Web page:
Finalist, 2020 Miller Williams Poetry Prize
Like nesting dolls, the poems in I Was Waiting to See What You Would Do First contain scenes within scenes, inviting the reader over and over again to sharpen focus on minute details that, though small, reveal much about human perception and imagination.
Angie Mazakis handles these layers of revelation with great tenderness. Her poems wander in the way that a curious mind wanders, so that even though they often end very far from where they started, they are anchored in the familiar, referring to experiences we all share: a moment of distraction in a coffee shop imagining a conversation with someone across the room, or a narrative built around the expressions of the cartoon people on the airplane seatback safety guide.
I Was Waiting to See What You Would Do First is a testament to the notion that whether through a cosmic or microscopic lens, “You just see one moment; you just see now.”
Supported by the Miller and Lucinda Williams Poetry Fund.
“There are no apparent limits to the imaginative reach of Angie Mazakis.”
“Human relationships are riddled with nuances. Mostly we drift along sensing that we’ve missed or misinterpreted some of the signals coming from the eyes and voices of others. Angie Mazakis’s poetry is distinguished by her fascinated versatility in pondering such signals. She does this with a melancholy comic verve in poems like ‘Chance’ and ‘Index of Continuity Errors’ and ‘Ben’s Face is Saying Something He Doesn’t Want It to Say.’ Her alertness to the complexity of interpersonal tensions gives exciting life to I Was Waiting to See What You Would Do First—beginning with the book’s funny and touching title. Readers will find not only insights but solace in Mazakis’s wary but brave meditations on human connection.”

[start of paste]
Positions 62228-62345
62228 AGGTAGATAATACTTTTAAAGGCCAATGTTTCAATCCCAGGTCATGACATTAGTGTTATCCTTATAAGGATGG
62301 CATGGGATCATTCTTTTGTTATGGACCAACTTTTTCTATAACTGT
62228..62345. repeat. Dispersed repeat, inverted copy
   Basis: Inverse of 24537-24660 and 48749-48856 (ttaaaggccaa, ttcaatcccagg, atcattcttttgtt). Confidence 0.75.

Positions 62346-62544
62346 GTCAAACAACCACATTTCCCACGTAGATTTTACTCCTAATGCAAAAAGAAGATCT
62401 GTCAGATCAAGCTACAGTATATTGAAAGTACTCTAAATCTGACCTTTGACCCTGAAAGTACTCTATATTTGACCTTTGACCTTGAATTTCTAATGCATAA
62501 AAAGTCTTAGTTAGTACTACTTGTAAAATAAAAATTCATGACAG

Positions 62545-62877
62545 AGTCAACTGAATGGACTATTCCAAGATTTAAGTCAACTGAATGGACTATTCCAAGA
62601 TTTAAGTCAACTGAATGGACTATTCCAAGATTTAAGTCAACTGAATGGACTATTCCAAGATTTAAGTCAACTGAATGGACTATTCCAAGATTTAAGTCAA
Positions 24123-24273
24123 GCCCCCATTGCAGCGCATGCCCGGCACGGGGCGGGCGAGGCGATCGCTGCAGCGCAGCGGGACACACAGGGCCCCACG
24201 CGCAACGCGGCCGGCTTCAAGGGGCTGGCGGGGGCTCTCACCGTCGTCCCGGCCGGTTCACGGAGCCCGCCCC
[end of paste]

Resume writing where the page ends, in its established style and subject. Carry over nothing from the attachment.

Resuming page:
—Mark Halliday, author of Losers, Dream On
“Reading Angie Mazakis’s tender debut collection, I can’t help but feel these poems originate from a place poems rarely do, a nucleic heart held together by an inimitable imagination and unabashed honesty. We truly are in the best of hands, too, guided by a speaker—the more curious voice inside the head of the voice inside your head—who wants only for us to understand them a little better. To come a little closer. And that’s the real triumph of this book: how Mazakis approaches each moment in this life with fierce generosity, weaving entire worlds of people and possibilities into them so that we might emerge on the other side with a more empathetic love for others and ourselves. This book is here for us. This poet, for our wholeness.”
—Peter Twal, author of Our Earliest Tattoos